At work, you can use macros to accomplish regular tasks with a couple buttons or develop automated email responses to questions you get frequently. By automating and outsourcing tasks you have to perform on a regular basis, you can more easily devote to your time to those things that require your full attention.

2. Networking

All workers can benefit from networking. However, moms in particular can really benefit from having a solid pool of contacts when returning to work.

A network doesn’t exclusively refer to your professional contacts. A strong network can include family and friends that can help you juggle childrearing responsibilities while you’re handling work tasks. These individuals can make it possible for you to attend that vital meeting.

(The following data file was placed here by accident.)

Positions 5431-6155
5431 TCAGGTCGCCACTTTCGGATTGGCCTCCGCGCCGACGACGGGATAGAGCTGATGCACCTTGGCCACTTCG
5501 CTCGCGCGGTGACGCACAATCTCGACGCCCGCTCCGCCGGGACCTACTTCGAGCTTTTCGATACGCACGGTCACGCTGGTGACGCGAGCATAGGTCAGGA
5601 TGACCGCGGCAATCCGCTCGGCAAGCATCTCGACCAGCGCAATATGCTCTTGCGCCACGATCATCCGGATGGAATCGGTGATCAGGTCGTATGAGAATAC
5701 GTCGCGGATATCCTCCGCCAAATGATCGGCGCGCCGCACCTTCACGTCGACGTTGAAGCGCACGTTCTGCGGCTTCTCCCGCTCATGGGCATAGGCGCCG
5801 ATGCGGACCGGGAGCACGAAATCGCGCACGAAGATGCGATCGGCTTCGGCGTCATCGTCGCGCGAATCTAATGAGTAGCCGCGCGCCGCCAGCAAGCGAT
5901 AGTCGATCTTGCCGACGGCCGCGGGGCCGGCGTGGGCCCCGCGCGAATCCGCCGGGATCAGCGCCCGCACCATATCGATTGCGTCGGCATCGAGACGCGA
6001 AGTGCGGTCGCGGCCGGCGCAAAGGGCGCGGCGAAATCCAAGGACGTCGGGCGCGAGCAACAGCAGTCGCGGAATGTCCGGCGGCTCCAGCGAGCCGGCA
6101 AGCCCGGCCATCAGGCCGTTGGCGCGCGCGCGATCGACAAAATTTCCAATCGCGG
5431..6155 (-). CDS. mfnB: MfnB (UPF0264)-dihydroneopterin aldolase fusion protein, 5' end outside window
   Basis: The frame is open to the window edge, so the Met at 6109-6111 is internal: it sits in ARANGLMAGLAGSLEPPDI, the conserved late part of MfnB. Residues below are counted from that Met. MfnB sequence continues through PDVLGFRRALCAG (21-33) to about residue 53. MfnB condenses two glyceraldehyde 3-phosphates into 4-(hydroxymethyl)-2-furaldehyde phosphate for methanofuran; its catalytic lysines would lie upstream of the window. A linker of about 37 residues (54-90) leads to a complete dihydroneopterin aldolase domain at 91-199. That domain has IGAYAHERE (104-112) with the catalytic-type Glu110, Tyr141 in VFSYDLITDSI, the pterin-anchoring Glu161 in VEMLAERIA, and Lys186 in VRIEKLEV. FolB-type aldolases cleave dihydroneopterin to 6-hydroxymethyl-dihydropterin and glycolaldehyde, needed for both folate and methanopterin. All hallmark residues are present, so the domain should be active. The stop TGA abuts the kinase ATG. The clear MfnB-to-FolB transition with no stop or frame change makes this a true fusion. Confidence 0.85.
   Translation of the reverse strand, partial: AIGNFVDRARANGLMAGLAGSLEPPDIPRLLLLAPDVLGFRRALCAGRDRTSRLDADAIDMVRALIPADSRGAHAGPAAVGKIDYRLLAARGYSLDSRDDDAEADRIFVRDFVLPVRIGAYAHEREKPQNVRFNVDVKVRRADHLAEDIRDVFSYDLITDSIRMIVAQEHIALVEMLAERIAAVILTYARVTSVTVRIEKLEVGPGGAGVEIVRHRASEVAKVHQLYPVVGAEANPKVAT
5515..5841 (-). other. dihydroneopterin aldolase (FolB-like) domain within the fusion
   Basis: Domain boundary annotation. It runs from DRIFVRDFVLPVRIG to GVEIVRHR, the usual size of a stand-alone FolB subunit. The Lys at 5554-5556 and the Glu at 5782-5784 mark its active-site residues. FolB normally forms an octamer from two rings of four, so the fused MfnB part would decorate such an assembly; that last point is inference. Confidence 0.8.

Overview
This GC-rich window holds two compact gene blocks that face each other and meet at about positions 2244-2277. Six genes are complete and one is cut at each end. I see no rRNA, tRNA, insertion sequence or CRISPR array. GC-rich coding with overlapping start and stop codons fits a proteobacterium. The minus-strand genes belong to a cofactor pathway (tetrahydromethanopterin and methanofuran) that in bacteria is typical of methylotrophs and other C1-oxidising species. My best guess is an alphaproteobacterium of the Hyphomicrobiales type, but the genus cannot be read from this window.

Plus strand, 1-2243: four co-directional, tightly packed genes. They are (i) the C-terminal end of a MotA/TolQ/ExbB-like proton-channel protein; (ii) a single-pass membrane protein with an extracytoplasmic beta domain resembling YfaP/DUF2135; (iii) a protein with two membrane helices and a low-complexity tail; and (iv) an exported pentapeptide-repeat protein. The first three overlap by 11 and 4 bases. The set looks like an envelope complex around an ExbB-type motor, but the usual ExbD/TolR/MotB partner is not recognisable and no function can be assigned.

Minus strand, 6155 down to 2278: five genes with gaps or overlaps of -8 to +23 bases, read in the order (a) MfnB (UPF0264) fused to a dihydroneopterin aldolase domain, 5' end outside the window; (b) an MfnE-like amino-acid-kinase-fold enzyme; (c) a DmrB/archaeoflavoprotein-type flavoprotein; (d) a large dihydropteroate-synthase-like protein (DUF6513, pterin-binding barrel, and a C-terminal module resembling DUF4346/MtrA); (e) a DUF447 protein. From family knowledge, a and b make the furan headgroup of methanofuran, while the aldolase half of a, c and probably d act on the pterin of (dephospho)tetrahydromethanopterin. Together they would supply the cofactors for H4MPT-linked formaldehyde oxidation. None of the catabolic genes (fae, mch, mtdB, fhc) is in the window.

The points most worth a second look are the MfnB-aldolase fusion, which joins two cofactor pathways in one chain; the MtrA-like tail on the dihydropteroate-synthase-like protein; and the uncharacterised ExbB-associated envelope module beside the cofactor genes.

At work, networking with other working moms can help you learn valuable time management skills in and out of the workplace. The more you do it, the more helpful contacts you can develop to keep your career moving.

Related Article: Tips for Mastering Networking Events

Ask to set up informal lunch meetings or keep in touch via phone and email. Networking does not have to be aggressive or time-consuming.

3. Teamwork

As a new mom, you will have to rely on your team more than ever to accomplish tasks and projects. Forming a strong bond with your team can make that easier on everyone.

A strong team can help you make up for the skills you lack while allowing you to do what you do best. Additionally, being able to manage a team can demonstrate leadership skills that keep your career moving forward.